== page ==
I ran across an issue today that my various sources of troubleshooting (ok, Google) couldn’t help solve – at least not directly. I configured SnapMirror between two disparate systems for a data migration. 16 of the 17 volumes initialized just fine, but I was getting an error on the one volume that had a LUN inside. It was a SnapDrive for Windows LUN, so I knew that just prior to the final cutover I’d have to take a Snapshot via SnapDrive, but I should be able to start the baseline transfer via the standard CLI. Here’s what I was seeing:
ControllerA> snapmirror initialize -S ControllerZ-vif01:vol_server2008 ControllerA:vol_server2008 Transfer started. Monitor progress with 'snapmirror status' or the snapmirror log. Mon May 13 14:21:26 CDT [ControllerA:replication.dst.err:error]: SnapMirror: destination transfer from ControllerZ-vif01:vol_server2008 to vol_server2008 : process was aborted.
Here are the relevant excerpts from my config files – in short, everything was configured correctly, but the initialization wouldn’t start.
The source controller:
ControllerZ> rdfile /etc/snapmirror.allow 10.1.1.8 ControllerA-VIF01-6
ControllerZ> rdfile /etc/hosts #---used for SnapMirror data migration---# 10.1.1.8 ControllerA-VIF01-6
And the destination controller:
ControllerA> rdfile /etc/snapmirror.conf ControllerZ-vif01:vol_server2008 ControllerA:vol_server2008 - - - - -
ControllerA> rdfile /etc/hosts #---used for SnapMirror data migration---# 10.4.1.3 ControllerZ-vif01
The controllers could also ping each other. I ran a traceroute from from the destination to the source forcing the use of specific replication links like this:
ControllerA> traceroute -s ControllerA-VIF01-6 -v ControllerZ-vif01 traceroute to ControllerZ-vif01 (10.4.0.113) from ControllerA-VIF01-6, 30 hops max, 40 byte packets 1 10.1.1.2 (10.1.1.2) 36 bytes to 10.1.1.8 0.000 ms 1.000 ms 0.000 ms 2 ControllerZ-vif01 (10.4.1.3) 36 bytes to 10.1.1.8 0.000 ms 0.000 ms 0.000 ms
I tried to initialize the baseline transfer like so but received an immediate error.
ControllerA> snapmirror initialize -S ControllerZ-vif01:vol_server2008 ControllerA:vol_server2008 Transfer started. Monitor progress with 'snapmirror status' or the snapmirror log. ControllerA> Mon May 13 14:21:26 CDT [ControllerA:replication.dst.err:error]: SnapMirror: destination transfer from ControllerZ-vif01:vol_server2008 to vol_server2008 : process was aborted.
Everything seemed right to me and the googalizer was coming up empty so I was at a bit of a loss. Finally, Matt Oswalt’s article, while not addressing the error specifically, did mention looking at the source controller’s CLI for errors written to the console. That was the key. Here’s what I found:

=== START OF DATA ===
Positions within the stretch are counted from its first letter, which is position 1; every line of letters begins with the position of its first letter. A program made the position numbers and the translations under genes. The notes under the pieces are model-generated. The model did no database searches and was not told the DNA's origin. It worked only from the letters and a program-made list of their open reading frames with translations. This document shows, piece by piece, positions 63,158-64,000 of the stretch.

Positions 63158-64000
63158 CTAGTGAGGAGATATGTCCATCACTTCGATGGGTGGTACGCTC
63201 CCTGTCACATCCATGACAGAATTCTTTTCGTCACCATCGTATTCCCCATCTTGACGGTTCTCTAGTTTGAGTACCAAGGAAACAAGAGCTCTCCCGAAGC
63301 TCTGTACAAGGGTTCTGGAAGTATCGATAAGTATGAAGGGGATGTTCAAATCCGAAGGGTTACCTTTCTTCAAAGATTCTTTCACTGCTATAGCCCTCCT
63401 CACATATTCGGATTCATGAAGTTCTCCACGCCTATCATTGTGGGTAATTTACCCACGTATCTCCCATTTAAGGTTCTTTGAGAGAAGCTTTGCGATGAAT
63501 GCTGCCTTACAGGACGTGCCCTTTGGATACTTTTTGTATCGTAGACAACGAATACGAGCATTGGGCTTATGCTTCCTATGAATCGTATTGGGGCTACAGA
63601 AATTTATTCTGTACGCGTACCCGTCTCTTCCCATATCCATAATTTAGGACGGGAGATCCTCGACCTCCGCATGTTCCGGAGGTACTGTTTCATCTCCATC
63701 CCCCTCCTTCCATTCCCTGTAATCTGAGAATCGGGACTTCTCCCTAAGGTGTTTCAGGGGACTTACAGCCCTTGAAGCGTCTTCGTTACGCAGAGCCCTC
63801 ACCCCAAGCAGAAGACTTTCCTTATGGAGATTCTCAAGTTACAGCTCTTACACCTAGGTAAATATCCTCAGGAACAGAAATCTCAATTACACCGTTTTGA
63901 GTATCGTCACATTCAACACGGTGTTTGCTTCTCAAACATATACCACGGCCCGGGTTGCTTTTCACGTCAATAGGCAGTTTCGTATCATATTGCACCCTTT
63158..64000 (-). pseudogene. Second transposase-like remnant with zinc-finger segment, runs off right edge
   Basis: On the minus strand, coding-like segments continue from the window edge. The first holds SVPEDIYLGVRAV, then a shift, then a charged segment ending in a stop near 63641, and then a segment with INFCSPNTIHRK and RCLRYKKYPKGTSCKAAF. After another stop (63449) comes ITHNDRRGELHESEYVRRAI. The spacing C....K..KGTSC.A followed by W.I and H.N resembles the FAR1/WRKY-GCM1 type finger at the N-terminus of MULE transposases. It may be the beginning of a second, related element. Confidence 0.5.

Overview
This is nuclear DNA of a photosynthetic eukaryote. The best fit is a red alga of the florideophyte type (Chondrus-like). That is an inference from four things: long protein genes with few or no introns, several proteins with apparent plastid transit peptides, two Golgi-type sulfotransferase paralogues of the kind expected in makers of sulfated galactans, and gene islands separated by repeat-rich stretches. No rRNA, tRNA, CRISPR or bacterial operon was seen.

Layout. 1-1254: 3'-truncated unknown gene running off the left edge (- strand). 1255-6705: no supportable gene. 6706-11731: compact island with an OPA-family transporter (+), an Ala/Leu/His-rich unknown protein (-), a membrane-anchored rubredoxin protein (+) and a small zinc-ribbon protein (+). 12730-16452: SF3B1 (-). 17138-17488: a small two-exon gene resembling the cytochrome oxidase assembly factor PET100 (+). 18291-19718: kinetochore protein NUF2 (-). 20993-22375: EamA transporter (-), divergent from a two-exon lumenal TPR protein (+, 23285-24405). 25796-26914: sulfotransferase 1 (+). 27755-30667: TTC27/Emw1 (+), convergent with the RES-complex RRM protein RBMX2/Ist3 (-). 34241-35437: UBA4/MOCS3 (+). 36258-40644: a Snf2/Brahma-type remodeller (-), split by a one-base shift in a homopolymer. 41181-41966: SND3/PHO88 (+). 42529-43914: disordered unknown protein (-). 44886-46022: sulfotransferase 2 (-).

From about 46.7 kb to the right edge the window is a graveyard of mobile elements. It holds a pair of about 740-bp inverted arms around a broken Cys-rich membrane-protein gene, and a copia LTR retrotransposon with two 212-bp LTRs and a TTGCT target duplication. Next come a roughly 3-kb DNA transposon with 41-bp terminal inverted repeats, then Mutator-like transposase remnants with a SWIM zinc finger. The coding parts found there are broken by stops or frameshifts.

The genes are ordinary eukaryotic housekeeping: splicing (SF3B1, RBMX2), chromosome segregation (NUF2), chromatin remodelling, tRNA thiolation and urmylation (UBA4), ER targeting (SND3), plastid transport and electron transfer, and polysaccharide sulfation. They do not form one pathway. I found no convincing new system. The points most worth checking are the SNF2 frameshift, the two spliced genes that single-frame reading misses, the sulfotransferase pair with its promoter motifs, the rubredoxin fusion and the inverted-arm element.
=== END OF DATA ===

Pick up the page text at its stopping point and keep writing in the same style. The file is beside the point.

ControllerZ> Mon May 13 14:27:25 CDT [ControllerZ: replication.src.err:error]: SnapMirror: source transfer from vol_server2008 to ControllerA:vol_server2008 : cannot create incremental snapshot: No space left on device.
Of course, SnapMirror takes a snapshot before each transfer but apparently, there’s not enough space for that snapshot. Looking at the vol options for the offending volume on the source, I see that fractional reserve is set to 100%. The volume is 30GB and the LUN is 15GB. There’s no snapshot reserve allocated, so I see where the problem is. With fractional reserve set to 100% and the above volume and LUN sizes, there is no space in the volume for anything else but the original LUN and the fractional reserve space, hence the “no space left on device” notice.
ControllerZ> vol options vol_server2008 nosnap=on, nosnapdir=off, minra=off, no_atime_update=off, nvfail=off, ignore_inconsistent=off, snapmirrored=off, create_ucode=on, convert_ucode=on, maxdirsize=20971, schedsnapname=ordinal, fs_size_fixed=off, compression=off, guarantee=none, svo_enable=off, svo_checksum=off, svo_allow_rman=off, svo_reject_errors=off, no_i2p=on, fractional_reserve=100, extent=off, try_first=volume_grow, read_realloc=off, snapshot_clone_dependency=off, nbu_archival_snap=off
So I resized the volume to 50GB, gave it 20% snapshot reserve and looked at the results.
The resize is a bit more than what was actually needed, but the the idea was to make it big enough so as not to get the same error. There were no snapshots being taken so I had no historical reference to know how to size the snapshot reserve. You can see that the data space used from the volume is about 30GB, which includes the 15GB LUN and the 100% fractional reserve.
Restarting the SnapMirror initialization did not produce an error and using snapmirror status showed bits being transferred. Huzzah!
Full disclosure: Packt Publishing gave me a free copy of the book in order to review it.